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help deciding when/where to buy boots?

post #1 of 18
Thread Starter 
I'm a longtime lurker, but just finally joined to be able to learn even more...

I'm planning to buy boots this upcoming season for the first time. I don't have a lot of experience (less than 12 days in my life, and 4 of those came last year), and even then I'm lucky to get more than a few days each year. I spent a week in Vail/BC last year (thanks, Amex Rewards points!) and will be out there again this winter (keeping fingers crossed that Amex has the same rewards this year) around Presidents Day week. While in Vail last year, I took a lesson (actually, in the course of the day, we got shuttled between 4 different instructors, but that's another matter for another post... the last one of the day was really, really good).

When I asked her about buying skis, and how long I should wait before doing that, she said I would be much better off buying boots first, and waiting a while on the skis (a sentiment I see echoed here on this forum). After renting some very comfortable boots, and some not-so-comfortable boots, I can definitely understand the difference the fit can make. She also added that she would strongly recommend (since I live in metro DC, and don't ski regularly) buying boots from a shop near a resort, where I could try them out and get a chance to demo a few before buying, as opposed to buying them at home where I may not be able to play around as much.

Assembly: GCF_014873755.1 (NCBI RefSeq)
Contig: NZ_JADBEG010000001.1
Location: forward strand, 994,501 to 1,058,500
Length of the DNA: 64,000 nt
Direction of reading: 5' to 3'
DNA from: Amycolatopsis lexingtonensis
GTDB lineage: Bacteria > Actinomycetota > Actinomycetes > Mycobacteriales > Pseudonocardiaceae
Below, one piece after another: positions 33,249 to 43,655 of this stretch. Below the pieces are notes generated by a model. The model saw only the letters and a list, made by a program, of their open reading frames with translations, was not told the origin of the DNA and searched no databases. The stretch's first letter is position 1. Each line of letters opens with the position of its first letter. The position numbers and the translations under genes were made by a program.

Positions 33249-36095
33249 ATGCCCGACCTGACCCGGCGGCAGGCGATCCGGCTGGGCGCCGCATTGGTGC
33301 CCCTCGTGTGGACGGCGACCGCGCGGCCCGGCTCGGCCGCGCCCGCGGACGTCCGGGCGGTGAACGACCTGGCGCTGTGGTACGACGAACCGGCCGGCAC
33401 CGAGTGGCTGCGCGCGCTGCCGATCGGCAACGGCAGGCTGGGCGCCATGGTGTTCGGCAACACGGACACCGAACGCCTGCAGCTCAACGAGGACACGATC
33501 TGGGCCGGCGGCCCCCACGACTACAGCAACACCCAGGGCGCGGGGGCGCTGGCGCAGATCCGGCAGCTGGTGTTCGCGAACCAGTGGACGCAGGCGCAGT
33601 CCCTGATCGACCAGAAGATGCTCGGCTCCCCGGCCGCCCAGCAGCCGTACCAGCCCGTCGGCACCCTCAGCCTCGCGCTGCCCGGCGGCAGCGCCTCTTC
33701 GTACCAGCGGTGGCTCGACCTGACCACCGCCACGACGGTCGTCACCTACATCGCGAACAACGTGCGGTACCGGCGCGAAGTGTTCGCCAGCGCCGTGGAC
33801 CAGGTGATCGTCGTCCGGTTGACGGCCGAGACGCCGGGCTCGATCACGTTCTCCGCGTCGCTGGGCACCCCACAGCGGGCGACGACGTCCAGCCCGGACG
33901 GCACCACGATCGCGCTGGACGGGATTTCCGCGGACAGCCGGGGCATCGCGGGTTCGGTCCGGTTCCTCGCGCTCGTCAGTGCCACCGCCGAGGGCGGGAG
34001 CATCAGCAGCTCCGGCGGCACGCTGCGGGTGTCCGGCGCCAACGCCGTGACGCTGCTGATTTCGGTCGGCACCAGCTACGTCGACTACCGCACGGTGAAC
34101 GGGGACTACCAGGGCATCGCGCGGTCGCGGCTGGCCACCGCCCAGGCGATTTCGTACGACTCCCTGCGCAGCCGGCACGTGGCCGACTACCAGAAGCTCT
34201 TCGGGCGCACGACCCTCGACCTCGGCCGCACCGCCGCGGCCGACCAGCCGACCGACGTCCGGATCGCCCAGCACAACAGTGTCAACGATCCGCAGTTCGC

My question is, since I'm not going to be out west until February, there's a good chance that the other skiing I do before then will be of the 1-2 days at a time variety, mostly at local Mid-Atlantic hills. Am I better off to wait until I get a good stretch of time (I'll be in CO for a week) where I can demo stuff before I buy, or can a good bootfitter reduce the need for that type of on-the-hill trial period?

Also, a bigger concern for me is that, even though I'm an upper beginner/lower intermediate (so I can hold my own, anyway), maybe I don't know enough about my skiing style/preferences/etc to make it worthwhile to buy boots or, or even to describe my skiing to a bootfitter well enough to make a good choice. Is that even a valid concern? At my skill level, would there be any appreciable difference between boots intended for different profiles, or is a boot just a boot?